ISObus is not without its issues, such as when a tractor and implement refuse to speak to each other. We show what should be possible today … and the limits.
Usually, the in-cab screen is the only part of the system that’s visible, but ISObus is so much more than just a one-connection terminal. Several components need to speak to each other to make the ‘buttons’ you are pressing work. At the heart of the system is the job computer on the implement and the screen (UT) in the tractor.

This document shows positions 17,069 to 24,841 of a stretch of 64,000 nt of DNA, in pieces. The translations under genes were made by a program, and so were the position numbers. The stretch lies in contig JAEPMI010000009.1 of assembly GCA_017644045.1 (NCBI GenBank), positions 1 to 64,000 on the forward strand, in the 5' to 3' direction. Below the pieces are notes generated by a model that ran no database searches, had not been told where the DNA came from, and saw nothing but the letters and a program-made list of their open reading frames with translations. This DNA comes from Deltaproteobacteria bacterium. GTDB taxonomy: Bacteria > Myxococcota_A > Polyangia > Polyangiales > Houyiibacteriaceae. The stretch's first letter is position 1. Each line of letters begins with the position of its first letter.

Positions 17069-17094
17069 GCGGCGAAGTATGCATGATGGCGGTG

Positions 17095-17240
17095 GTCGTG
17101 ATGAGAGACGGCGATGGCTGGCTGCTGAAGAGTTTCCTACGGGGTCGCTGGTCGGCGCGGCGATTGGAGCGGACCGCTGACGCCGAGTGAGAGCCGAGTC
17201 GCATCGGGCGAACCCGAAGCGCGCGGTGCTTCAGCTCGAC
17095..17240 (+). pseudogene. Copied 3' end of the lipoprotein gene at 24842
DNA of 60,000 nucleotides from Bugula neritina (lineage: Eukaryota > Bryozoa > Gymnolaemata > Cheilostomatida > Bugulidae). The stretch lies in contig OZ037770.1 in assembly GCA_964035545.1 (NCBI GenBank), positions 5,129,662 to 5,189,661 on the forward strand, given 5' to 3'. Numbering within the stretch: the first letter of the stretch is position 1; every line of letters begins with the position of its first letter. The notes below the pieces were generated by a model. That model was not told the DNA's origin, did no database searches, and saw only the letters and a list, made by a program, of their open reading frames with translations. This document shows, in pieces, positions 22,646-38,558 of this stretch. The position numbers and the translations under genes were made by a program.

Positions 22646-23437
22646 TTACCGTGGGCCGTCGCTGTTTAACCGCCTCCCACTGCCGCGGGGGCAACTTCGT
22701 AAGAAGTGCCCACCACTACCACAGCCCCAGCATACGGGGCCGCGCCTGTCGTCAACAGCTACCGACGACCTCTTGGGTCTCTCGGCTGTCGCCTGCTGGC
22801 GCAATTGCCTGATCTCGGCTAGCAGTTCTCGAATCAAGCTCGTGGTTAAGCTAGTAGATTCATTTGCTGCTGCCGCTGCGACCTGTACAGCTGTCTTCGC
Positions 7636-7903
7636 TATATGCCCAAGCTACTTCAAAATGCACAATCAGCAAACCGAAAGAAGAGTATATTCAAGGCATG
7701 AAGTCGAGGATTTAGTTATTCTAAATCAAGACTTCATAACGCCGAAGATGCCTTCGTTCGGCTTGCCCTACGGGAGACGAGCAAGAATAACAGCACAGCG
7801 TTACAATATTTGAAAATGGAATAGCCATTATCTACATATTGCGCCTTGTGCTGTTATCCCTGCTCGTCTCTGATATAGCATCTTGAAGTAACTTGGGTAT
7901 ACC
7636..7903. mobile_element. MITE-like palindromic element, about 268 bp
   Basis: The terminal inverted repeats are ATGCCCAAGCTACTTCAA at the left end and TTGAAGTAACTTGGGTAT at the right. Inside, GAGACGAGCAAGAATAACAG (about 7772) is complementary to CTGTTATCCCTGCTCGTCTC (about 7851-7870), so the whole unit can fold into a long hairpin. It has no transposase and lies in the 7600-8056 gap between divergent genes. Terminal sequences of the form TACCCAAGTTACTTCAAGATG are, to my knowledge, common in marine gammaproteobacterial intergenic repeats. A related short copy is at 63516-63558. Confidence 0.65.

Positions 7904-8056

The job computer controls the main functions: application rate, section control or something much simpler such as lifting and lowering a pick-up. If connected to an ISObus-compatible terminal, the job computer will tell the screen which icons go where and what other info needs to be shown to the user.
ISObus is based on the CANbus (Controlled Area Network). Each connected client (UT, job computer, etc.) is given a Bus address and communicates with the other clients. What sets ISObus apart is that larger amounts of data can be transmitted. On top of that, there are two 12V circuits, each with two terminals, to power any electric drives that are on the implement. The two larger circuits supply up to 60 amps to large
consumers such as metering units on a drill or lights. The smaller circuit is protected by a 30-amp fuse and supplies the power to the job processors.